Gavin: Going local for a bit, what are your thoughts on our art scene, both good and bad?

Savana: I think there is a growing interest in the art scene which is great. Much of the popular and widely publicized work is a bit too trendy for my taste though. I think a lot of really good work is often overshadowed by what's "cool" at least in our younger generation of art. In my opinion good art isn't just about what's "cool" or shocking or visually pleasing, there needs to be something more behind it all.

Gavin: Is there anything you believe could be done to make it more prominent?

Savana: Keep it up with the Gallery Stroll and publicizing openings.

Gavin: Speaking of, what's your opinion on Gallery Stroll as a whole and how its doing today?

Savana: I love Gallery Stroll I think it is a great concept. Especially during the summer it brings a lot of people through the galleries.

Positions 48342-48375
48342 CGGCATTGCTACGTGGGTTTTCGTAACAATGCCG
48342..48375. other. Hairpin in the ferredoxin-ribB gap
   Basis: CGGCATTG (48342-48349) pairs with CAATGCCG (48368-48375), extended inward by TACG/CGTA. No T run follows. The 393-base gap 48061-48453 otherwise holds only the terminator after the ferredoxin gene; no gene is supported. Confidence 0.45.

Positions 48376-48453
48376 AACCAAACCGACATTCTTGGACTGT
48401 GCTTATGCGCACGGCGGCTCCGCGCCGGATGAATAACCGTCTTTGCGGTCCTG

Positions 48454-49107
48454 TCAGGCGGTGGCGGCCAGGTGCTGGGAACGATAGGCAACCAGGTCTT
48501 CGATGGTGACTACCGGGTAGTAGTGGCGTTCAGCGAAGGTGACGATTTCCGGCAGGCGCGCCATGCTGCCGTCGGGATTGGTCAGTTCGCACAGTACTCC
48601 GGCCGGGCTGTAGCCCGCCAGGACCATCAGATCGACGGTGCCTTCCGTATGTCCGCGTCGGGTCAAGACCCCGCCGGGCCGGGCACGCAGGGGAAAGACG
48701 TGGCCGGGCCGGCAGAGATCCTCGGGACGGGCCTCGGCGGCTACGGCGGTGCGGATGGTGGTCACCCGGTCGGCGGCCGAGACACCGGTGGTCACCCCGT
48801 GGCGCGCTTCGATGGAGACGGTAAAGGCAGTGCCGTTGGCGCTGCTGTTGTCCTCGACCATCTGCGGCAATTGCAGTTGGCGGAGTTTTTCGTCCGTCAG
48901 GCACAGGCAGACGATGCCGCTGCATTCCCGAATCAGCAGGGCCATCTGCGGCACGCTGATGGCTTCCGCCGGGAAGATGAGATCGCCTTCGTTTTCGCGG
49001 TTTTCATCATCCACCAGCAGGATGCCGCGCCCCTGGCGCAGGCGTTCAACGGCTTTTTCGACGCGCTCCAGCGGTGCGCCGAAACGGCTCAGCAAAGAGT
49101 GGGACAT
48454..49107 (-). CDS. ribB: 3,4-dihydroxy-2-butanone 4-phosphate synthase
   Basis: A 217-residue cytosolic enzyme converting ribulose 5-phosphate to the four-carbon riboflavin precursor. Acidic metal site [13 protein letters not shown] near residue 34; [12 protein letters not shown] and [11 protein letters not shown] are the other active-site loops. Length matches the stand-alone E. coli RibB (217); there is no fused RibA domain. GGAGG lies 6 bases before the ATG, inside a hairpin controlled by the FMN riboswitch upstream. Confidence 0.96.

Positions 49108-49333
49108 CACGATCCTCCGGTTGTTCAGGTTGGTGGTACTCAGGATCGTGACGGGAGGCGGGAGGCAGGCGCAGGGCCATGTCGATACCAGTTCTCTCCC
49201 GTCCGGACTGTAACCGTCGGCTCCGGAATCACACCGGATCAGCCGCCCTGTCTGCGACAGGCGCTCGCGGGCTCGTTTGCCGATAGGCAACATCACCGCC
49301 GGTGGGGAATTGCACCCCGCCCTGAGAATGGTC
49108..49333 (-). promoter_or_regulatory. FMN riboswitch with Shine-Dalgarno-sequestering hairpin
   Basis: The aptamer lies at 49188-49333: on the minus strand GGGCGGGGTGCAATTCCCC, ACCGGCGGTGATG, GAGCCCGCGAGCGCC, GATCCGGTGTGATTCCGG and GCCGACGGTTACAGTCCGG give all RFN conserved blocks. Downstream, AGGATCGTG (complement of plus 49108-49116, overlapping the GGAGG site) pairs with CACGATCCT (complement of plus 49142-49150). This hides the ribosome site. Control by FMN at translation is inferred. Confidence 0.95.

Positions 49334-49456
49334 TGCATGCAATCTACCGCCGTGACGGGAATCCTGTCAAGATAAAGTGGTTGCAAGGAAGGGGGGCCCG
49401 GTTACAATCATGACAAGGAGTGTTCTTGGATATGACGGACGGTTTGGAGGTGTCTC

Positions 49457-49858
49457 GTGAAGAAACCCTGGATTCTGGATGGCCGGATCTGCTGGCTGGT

Gavin: What can we expect from you throughout the rest of year?

Savana: I am not working much now, I'm sort of taking a break from art to focus on finishing up psychology, then we'll see what happens from there.


Miranda Whitlock

http://whitlockart.com/

Gavin: Hey Miranda! First off, tell us a bit about yourself.

Miranda: Well I’m kind of a closet nerd. I like the smell of old books and film developer. I like PBS specials, especially “Art:21”. I love a good conversation and can always go for a good cup of coffee no matter what time of the day or night it is. My favorite thing about making art is when the light bulb finally comes on and for a split second it all comes together and makes sense. That’s when you know in your gut your doing the right thing. I also absolutely love my family. My siblings have always been my best friends and I have an amazingly talented musician for a husband and the coolest kid anyone could ask for.

Gavin: What first got you interested in photography, and what were some of your early inspirations?